Close to 1.5 million people have signed up to be potential beta testers for Electronic Arts' Star Wars: The Old Republic MMO, a game the company thinks has the potential to greatly expand the existing MMO market.
Speaking at a Lazard Capital Markets Technology & Media Day presentation, which Gamasutra listened in on, EA CFO Eric Brown said the company has "over one million, closer to 1.5 million" people opted-in to be notified of a coming open beta test for the BioWare Austin-created game. "It's a great indicator in the interest level in the franchise," he said.
While Brown wouldn't comment on when the current closed beta would open up, he did say it was "reasonable to infer" that the full game would not be launching during the company's first fiscal quarter, which runs April through June.
Electronic Arts has previously announced the game would be released some time in the 2011 calendar year, but has not been any more specific.
Brown said he sees the current market for MMOs in North America and Europe at around 12 million people, roughly half of which play World of Warcraft.
With The Old Republic, though, he hopes the company will be able to expand to a much wider potential audience through word of mouth and inherent interest in the Star Wars license.
"We're not that concerned about generating initial demand," he said. "For us it's about creating the right experience for expanding from tier 1 and the tier 2 users to getting people who have never played an MMO before, but are interested in Star Wars, to engage and give it a try."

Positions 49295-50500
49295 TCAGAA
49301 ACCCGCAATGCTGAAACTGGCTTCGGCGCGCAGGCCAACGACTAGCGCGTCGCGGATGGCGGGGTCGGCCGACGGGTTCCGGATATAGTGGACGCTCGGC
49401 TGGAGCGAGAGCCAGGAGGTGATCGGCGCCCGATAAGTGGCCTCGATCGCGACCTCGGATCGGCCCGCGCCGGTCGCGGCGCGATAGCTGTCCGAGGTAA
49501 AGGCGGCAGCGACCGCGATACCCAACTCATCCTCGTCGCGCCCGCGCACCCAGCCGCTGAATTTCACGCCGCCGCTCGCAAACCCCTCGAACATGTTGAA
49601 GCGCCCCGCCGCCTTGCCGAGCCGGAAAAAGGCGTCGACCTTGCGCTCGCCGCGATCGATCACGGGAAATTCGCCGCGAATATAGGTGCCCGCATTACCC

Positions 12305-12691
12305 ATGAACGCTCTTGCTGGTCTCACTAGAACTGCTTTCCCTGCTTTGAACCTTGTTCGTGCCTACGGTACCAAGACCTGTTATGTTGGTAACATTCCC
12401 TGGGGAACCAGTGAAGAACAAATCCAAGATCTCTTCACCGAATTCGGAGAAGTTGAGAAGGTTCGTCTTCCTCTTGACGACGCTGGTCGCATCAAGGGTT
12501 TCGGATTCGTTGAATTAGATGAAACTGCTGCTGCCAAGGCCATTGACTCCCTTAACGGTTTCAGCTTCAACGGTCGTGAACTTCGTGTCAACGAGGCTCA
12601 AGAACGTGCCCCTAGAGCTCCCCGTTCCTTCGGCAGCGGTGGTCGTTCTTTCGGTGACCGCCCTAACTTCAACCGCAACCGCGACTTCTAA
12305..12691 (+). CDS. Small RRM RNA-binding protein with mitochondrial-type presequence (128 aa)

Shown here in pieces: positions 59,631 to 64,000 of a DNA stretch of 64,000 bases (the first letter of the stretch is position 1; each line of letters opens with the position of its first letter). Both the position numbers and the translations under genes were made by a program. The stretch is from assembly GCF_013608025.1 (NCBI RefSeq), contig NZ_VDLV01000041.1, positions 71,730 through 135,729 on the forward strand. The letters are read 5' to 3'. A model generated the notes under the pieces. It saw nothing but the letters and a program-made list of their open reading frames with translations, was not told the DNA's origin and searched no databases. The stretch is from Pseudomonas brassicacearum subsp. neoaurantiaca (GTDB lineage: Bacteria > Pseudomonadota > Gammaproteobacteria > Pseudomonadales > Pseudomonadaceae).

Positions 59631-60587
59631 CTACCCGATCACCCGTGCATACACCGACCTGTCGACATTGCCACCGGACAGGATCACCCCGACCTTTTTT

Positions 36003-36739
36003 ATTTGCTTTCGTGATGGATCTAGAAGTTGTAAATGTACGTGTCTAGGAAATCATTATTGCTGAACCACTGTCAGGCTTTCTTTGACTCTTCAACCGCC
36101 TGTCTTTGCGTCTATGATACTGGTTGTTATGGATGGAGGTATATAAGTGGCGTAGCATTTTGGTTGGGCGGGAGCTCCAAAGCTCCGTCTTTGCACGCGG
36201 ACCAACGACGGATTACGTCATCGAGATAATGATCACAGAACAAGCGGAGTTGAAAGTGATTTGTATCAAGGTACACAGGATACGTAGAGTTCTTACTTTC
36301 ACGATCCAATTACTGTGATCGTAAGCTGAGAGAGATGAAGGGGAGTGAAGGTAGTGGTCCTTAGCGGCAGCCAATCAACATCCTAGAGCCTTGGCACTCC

While Brown acknowledged it would require a careful balancing act to keep both existing MMO players and newcomers happy, he sees it as a target that has a very lucrative payoff.
"If we do that, our addressable market is well beyond 12 million people ... into more of a general gamer population, pretty much anyone that has a minimum spec personal computer," he said.
EA is going towards launch with the assumption that The Old Republic will use a standard monthly subscription model, Brown said, though he admitted the company hasn't ruled out adding a microtransaction model that could perhaps exist on top of those subscriptions.
"The key [question] is, what do you include in a base monthly fee versus what do you charge extra for?" Brown said. "That requires some careful decision making, [but] for now we're focused on the standard monthly subscription model."